Teaching your children to give to others, and modeling that behavior, can be an effective way to shape your children's behavior as philanthropists.
"Modeling is so important, but it's also important to talk with your child about why you give, or what you are giving for," said Jill Emanuel, director of coaching and a Certified Professional Financial CoachTM at Fiscal Fitness Phoenix. "It's never too early to talk about charitable giving, although the way you talk about it will likely evolve over time as your children age."
Here are a few tips on how to help children get started with charitable giving, and how to make generosity an activity for the whole family to share and enjoy together:
1. Set a budget for charitable giving. Help your child set up a “three-bucket" approach to their allowance money, where they save some money, spend some money, and give some money to charity.
2. Set a specific goal for charity. Talk with your child about how much money you might be able to donate to a favorite charity by giving up one restaurant meal as a family, or by buying one less pair of shoes for back to school. This can help your child visualize the impact of saving money to give to charity by adjusting their everyday spending decisions.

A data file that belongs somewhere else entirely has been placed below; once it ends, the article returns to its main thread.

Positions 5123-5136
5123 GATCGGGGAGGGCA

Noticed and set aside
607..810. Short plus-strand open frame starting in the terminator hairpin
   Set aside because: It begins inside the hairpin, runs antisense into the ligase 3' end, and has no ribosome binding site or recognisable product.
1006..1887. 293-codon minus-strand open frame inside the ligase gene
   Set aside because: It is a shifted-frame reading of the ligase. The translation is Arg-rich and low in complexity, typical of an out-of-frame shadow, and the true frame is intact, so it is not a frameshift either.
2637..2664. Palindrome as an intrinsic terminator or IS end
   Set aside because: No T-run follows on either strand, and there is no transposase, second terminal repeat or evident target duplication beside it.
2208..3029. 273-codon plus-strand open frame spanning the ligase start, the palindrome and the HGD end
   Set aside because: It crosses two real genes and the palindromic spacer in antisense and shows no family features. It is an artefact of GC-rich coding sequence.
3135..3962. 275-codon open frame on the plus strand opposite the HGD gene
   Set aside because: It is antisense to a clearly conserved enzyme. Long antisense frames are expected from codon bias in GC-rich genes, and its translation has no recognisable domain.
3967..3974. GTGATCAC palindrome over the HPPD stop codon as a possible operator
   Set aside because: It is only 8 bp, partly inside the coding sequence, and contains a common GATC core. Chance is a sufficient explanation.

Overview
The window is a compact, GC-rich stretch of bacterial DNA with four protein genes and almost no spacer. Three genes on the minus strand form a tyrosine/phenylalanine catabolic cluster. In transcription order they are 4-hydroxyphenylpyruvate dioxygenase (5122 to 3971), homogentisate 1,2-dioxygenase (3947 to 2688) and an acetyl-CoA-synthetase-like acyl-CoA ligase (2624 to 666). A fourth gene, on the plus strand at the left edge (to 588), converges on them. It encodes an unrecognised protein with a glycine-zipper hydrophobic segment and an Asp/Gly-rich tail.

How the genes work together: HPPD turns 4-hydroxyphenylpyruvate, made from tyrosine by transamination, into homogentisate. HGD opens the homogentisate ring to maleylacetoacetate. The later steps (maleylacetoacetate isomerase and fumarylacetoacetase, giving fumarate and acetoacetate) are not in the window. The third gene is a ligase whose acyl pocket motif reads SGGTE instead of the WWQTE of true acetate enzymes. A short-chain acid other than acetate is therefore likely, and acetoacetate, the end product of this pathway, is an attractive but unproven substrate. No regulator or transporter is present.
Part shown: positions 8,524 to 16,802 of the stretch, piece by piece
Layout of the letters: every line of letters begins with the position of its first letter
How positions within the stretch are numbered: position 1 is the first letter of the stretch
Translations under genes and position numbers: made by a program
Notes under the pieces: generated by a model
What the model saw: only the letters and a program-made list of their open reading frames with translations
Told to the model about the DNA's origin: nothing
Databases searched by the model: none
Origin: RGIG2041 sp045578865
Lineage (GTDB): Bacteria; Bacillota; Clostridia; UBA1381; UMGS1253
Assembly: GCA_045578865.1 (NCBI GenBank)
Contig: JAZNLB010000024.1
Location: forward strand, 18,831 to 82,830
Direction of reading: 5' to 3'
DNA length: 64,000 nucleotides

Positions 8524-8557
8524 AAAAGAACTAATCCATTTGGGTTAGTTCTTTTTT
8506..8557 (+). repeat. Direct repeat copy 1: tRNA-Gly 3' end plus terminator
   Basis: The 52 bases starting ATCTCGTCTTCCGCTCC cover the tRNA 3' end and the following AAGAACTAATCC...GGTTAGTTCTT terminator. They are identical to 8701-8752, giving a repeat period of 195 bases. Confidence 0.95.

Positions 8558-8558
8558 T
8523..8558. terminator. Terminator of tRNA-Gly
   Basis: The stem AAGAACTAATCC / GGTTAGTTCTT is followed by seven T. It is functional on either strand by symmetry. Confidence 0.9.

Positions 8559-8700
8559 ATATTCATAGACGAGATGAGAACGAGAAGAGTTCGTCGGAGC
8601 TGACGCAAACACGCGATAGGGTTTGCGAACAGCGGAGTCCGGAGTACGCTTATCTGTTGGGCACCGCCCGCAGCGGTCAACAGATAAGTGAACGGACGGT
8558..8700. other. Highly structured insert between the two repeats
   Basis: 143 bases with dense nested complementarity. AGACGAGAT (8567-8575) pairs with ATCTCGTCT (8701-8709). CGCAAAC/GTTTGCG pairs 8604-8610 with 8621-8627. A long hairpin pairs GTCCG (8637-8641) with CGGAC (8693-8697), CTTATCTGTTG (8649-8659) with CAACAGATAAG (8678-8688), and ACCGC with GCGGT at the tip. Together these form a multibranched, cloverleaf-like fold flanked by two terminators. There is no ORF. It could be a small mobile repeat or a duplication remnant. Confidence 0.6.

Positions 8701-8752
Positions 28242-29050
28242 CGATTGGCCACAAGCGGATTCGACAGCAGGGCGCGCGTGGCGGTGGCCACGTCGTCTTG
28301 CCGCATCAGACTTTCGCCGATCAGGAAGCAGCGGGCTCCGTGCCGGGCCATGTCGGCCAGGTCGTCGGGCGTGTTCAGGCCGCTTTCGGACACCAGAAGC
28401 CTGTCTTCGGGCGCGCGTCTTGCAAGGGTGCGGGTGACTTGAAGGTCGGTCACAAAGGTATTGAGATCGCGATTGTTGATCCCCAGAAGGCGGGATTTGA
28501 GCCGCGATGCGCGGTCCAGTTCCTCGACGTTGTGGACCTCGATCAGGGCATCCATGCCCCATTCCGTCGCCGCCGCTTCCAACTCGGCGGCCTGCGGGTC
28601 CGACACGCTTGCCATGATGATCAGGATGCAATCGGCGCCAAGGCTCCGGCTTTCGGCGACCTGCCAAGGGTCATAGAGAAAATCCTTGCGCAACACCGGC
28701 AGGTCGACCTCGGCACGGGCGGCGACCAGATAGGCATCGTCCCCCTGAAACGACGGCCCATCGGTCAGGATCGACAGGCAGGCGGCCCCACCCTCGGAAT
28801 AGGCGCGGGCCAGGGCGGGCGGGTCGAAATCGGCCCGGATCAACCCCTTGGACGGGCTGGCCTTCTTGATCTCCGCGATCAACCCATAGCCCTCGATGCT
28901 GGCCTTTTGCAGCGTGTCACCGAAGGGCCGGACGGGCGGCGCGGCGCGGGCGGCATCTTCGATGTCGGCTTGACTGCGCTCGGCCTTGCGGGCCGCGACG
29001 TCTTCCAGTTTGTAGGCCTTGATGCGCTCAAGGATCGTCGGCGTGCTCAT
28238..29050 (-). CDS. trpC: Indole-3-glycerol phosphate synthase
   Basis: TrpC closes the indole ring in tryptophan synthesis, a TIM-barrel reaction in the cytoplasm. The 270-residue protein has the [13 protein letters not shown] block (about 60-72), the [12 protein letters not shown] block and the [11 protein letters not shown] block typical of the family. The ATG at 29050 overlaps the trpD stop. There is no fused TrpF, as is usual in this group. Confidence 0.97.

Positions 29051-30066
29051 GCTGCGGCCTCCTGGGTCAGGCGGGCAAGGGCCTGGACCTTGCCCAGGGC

"If you're someone who tithes at church, talk to your child about all the good things the church does with that money," suggests Emanuel. "[Discuss] the causes it supports, the families it helps, and the impact that money has in making our world a better place."
3. Research charities together. You can use a resource like Charity Navigator to research charities and see how organizations utilize your donations. If your child would like to donate money to help a children's hospital, an animal rescue or wildlife fund, or an environmental nonprofit, make sure you're giving to a well-run, reputable organization.
"As children grow, you can begin to have conversations around what ways they would love to give, or what causes they would love to support," says Emanuel. "If the family participates in different charities or giving opportunities throughout the year, have your children pick a particular role they want to play."
As an example, she suggests your child choose a gift from the Prison Fellowship Angel Tree project during the holidays and let them purchase and donate it themselves.
The Priceless Bottom Line: Finding Purpose in Giving
Charitable giving can help your kids understand money in a new light, make better decisions about budgeting, and change their perspective on the real value of money as something not just to spend on themselves, but as a source of generosity and social good.
Ultimately, charitable giving can help your children make a difference in people's lives and feel better about money. Developing a young philanthropist will also help them develop a stronger sense of confidence in their own financial futures.
"Giving is a great way for a child to develop a healthy attitude around money," explained Emanuel. "Practicing giving from a young age provides the psychological 'proof' that there will always be enough. It is a wonderful way to prevent a scarcity mindset and foster a strong sense of financial purpose."